Less than 10% of American children achieve even the recommended minimum adequate intake of potassium, and 1 out of 5 children lack B-vitamins, due primarily to inadequate plant food intake.
A poll of 2,000 parents of children up to age 10, also found 41 per cent have abandoned attempting to get greens into kids’ diets because they are more concerned about ensuring they eat full stop.
Most of the time, parents fail to understand that children reject new foods – in this case fruits and vegetables – not because they don’t like the taste or texture of them, but because they’re afraid of not knowing what to expect.
An easy way to introduce fruits to children would be by freezing them and putting them in cereal or blend them into a colorful smoothie.
Bananas are a very good start as they are sweet and have a texture that kids aren’t afraid of. They go well with peanut butter toast, cereal, yogurt or ice cream! Plus, bananas are rich in potassium and B-vitamins.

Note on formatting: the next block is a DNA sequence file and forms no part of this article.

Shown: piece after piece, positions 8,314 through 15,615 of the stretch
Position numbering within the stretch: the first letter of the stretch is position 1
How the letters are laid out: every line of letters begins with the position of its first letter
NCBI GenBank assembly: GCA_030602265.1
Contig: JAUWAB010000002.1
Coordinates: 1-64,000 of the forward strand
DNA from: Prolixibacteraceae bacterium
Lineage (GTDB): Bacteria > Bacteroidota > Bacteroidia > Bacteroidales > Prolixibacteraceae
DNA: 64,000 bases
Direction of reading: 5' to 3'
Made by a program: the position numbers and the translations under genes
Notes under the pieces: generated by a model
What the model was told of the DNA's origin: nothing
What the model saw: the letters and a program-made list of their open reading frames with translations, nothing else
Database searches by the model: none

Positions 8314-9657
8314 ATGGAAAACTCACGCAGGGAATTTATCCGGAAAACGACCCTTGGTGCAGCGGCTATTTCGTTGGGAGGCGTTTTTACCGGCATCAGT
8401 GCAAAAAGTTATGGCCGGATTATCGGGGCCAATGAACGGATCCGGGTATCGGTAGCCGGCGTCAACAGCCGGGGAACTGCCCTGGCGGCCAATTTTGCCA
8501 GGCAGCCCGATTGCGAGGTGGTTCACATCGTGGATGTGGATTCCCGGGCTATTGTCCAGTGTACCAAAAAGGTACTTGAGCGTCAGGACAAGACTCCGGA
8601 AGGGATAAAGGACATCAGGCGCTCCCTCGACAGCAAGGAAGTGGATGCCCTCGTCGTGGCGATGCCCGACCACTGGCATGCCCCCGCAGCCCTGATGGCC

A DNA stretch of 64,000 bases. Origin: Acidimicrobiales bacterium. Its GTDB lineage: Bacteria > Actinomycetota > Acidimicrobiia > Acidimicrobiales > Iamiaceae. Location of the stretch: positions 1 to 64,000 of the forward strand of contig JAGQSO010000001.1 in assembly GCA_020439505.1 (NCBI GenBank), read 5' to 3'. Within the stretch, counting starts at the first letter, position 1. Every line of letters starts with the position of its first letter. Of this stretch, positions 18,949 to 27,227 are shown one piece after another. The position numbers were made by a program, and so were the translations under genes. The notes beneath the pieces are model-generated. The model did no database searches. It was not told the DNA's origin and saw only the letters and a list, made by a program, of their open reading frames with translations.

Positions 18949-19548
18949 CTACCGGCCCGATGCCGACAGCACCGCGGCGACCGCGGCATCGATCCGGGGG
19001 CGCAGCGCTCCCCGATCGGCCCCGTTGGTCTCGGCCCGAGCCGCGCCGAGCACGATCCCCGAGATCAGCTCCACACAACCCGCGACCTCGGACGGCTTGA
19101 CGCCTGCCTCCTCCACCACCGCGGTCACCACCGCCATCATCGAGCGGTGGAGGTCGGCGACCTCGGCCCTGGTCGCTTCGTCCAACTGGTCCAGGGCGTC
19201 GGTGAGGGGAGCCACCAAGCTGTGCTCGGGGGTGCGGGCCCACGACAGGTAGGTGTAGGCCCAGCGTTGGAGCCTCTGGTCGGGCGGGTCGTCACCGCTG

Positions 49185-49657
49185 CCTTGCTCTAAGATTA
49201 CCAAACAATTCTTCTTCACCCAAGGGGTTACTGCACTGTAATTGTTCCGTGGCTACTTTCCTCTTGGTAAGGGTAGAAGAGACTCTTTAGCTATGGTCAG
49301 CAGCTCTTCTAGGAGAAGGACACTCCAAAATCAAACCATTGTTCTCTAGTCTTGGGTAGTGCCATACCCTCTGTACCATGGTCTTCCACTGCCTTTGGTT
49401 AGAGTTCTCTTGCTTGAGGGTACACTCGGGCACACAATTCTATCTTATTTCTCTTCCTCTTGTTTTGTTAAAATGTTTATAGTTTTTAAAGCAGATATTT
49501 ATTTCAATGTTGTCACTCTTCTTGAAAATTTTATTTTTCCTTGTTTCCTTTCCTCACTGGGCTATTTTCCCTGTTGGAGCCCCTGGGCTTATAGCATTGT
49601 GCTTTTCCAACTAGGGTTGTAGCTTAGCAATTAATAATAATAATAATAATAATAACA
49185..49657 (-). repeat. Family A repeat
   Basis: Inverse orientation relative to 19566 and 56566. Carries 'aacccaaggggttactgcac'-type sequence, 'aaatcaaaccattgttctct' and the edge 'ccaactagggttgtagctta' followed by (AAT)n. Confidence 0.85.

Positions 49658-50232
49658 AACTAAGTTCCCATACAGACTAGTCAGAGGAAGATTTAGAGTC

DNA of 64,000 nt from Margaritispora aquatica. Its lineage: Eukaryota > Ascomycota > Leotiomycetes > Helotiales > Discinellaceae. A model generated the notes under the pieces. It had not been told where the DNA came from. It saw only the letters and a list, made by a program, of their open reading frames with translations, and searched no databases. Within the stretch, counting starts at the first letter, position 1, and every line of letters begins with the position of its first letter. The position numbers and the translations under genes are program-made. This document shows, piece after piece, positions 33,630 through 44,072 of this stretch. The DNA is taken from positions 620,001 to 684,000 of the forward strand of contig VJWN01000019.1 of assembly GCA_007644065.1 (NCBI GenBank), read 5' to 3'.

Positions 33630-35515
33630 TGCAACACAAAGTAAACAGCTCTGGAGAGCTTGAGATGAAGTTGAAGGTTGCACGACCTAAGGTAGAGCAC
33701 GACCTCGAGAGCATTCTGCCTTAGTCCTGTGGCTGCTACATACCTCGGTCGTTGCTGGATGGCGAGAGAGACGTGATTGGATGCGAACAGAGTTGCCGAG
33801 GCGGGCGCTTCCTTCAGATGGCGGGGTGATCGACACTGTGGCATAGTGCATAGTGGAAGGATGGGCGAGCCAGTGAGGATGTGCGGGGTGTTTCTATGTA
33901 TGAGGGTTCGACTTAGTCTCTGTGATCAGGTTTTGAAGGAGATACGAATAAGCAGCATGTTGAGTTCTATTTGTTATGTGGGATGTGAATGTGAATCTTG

Fruit snacks, given that you’ve read the ingredients and make sure that they are made from real fruit and have clean ingredients, offer a big dose of fiber and energy.
Or, try handing your kid a bag of Banana Joe and see if they can tell it apart from a regular potato chip. More likely than not, they’ll love Banana Joe chips and will be eating a fruit without even knowing it.
We’ve tricked a few kids into loving banana chips. See for yourself!